MICHAEL WOLSEY: Warning – this sport can seriously damage your health
The late Jack Kyle is regarded by many as the finest athlete ever to play rugby for Ireland. An amazing solo try he scored against France in 1953 inspired the correspondent of The Irish Times to poetry:
They seek him here,
They seek him there,
Those Frenchies seek him everywhere.
That paragon of craft and guile,
That damned elusive Jackie Kyle
I had the pleasure of meeting the great out-half when he was inducted into rugby’s Hall of Fame in 2008. He was a lovely, modest man, with a fund of interesting stories about his rugby days and his career as a surgeon in Ireland and Africa.
He reflected on how the sport had changed and he paid tribute to great modern players. He would not, he thought, have wished to compete in the professional game.
He was shocked to discover that players from opposing teams no longer enjoy a dinner together on the evening after an international match. The camaraderie of this event – where the referee was guest of honour and ceremonially toasted – was almost as important to Kyle as the game itself.
Dr Kyle also had concerns about the health risks involved in playing such a physical sport at professional level. We were only chatting and he didn’t press the point. “I have doubts about it,” he said, or word to that effect.
His doubts have been brought back to me by the news that former England international Steve Thompson is suffering from dementia at the age of 42. He blames rugby and, along with six other former professionals, is suing the sport’s governing bodies for failing in their duty of care.
Steve Thompson’s rugby world was vastly different from the amateur game enjoyed by Jack Kyle.
Kyle played for Queen’s University and a club called North of Ireland. He didn’t play every week because there was no league to organise regular fixtures. All club games were what would now be classed as ‘friendlies’.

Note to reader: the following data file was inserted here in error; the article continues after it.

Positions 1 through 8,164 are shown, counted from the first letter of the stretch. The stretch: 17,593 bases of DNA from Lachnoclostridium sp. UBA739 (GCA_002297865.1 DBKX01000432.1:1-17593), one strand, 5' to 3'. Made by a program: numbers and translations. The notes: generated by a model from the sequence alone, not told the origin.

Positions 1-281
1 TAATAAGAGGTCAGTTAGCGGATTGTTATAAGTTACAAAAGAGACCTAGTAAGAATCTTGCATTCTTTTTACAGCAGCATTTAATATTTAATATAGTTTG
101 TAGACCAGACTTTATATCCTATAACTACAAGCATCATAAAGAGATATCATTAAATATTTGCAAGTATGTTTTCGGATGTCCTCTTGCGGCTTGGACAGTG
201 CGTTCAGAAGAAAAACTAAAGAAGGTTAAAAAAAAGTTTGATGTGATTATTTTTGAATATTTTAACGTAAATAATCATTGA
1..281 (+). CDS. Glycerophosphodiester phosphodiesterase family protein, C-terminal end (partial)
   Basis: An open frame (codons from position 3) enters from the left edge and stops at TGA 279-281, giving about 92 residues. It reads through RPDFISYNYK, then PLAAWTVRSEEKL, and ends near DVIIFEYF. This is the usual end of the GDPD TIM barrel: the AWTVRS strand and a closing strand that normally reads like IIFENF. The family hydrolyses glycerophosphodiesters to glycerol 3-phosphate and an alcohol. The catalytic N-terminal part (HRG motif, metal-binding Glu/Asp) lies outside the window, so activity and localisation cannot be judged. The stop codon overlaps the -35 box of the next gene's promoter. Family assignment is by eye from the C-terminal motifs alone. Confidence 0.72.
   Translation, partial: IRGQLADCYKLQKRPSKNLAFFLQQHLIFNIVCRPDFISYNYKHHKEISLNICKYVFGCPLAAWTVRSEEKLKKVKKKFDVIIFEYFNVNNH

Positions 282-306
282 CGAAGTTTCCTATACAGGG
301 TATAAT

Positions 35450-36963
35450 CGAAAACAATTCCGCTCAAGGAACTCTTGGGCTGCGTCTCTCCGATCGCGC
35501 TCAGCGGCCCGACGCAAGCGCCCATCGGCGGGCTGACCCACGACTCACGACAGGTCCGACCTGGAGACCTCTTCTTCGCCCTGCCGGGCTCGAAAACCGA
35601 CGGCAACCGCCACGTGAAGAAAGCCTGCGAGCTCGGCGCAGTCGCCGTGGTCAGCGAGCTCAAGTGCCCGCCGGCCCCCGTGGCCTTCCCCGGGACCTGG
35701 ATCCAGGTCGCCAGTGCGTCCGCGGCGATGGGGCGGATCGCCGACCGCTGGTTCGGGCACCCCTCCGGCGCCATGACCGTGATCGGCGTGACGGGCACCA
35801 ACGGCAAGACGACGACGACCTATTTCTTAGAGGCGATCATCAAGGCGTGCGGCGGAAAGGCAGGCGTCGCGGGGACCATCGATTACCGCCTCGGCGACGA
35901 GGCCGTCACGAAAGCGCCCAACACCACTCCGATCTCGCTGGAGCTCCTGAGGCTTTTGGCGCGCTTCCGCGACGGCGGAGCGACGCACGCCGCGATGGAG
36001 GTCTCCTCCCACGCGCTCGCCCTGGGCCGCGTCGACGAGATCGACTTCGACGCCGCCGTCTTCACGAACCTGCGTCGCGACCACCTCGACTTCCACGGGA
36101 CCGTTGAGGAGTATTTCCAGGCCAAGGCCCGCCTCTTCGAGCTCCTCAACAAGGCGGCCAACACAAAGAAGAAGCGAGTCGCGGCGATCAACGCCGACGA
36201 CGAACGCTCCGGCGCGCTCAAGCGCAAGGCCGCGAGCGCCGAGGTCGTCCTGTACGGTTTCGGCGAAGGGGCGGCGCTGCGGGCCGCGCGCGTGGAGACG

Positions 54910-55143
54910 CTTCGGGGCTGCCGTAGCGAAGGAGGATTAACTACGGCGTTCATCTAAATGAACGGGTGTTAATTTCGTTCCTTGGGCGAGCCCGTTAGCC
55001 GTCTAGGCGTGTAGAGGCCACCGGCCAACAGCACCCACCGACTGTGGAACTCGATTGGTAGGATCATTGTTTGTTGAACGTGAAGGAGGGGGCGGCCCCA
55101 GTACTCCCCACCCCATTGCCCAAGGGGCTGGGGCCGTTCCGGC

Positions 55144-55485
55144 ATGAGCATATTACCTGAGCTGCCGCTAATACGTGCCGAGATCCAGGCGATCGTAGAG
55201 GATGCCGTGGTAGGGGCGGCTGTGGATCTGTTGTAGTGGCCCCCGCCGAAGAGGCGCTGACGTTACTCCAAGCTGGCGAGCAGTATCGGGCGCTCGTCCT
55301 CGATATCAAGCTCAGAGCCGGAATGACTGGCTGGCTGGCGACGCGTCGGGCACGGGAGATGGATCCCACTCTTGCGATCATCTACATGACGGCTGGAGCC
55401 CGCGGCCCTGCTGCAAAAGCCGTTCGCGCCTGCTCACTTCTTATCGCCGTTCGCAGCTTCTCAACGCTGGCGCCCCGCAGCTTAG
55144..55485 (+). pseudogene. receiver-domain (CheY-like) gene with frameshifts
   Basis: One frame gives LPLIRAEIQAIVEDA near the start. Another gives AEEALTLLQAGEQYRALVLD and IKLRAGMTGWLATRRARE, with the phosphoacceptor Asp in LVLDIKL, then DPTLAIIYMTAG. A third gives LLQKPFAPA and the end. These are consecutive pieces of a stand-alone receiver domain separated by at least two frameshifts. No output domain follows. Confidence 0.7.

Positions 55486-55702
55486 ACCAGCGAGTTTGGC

For Irish players, the only really competitive games were three inter-provincials each year and four internationals against the other Five Nations teams. There would be visits from southern hemisphere sides and Kyle might go touring with Ireland or the Lions. But, tours apart, he would have played no rugby in the off season.
And the game was less physical. I am looking now at old black and white pictures of Kyle. He was extremely fit but his build was quite sleight. Reports describe him as ‘wiry’ and ‘trim’. The same could be said of Kyle’s team-mates. There were no giants. It was a hard game but there were few bone-crunching tackles and scrums were not the menacing mastodons they have become.
A modern player meets more aggression in a day’s training than Kyle would have faced in a year. Not that Kyle often did a day’s training. Like the rest of the squad he was a full-time student or had a day job.
Rugby, played as Kyle knew it, was a safe sport. I don’t think the same can be said of the modern game. There are limits to the amount of punishment a human body can absorb without long term consequences and, when I look at a young man like Johnny Sexton, limping from the field week after week, I feel that modern rugby is pushing its players beyond those limits.
Some sports were always and obviously dangerous – professional boxing being the one that leaps to mind. But others have only become dangerous since they turned professional.
Tennis, even at its highest level, was an amateur sport until the relatively recent 1970s. There were fewer tournaments and the play was less intense. Competing at the top on a never-ending circuit has left some players burnt out by their early twenties and others with injuries that will haunt them for the rest of their lives.
Gymnasts suffer for their sport and so do some swimmers, their problems made worse by the fact that they start so young. Professionalism is also taking its toll on runners, jumpers and all types of competitors on track and field.
Like rugby, these sports were intended for recreation. They could be tough workouts that required high levels of stamina and fitness, and, like most things in life, they had risks – but they were not hazardous in the long term. Turning them from recreations to occupations has made them dangerous.
Should rugby balls and tennis rackets now carry a warning? Caution: these sports can seriously damage your health.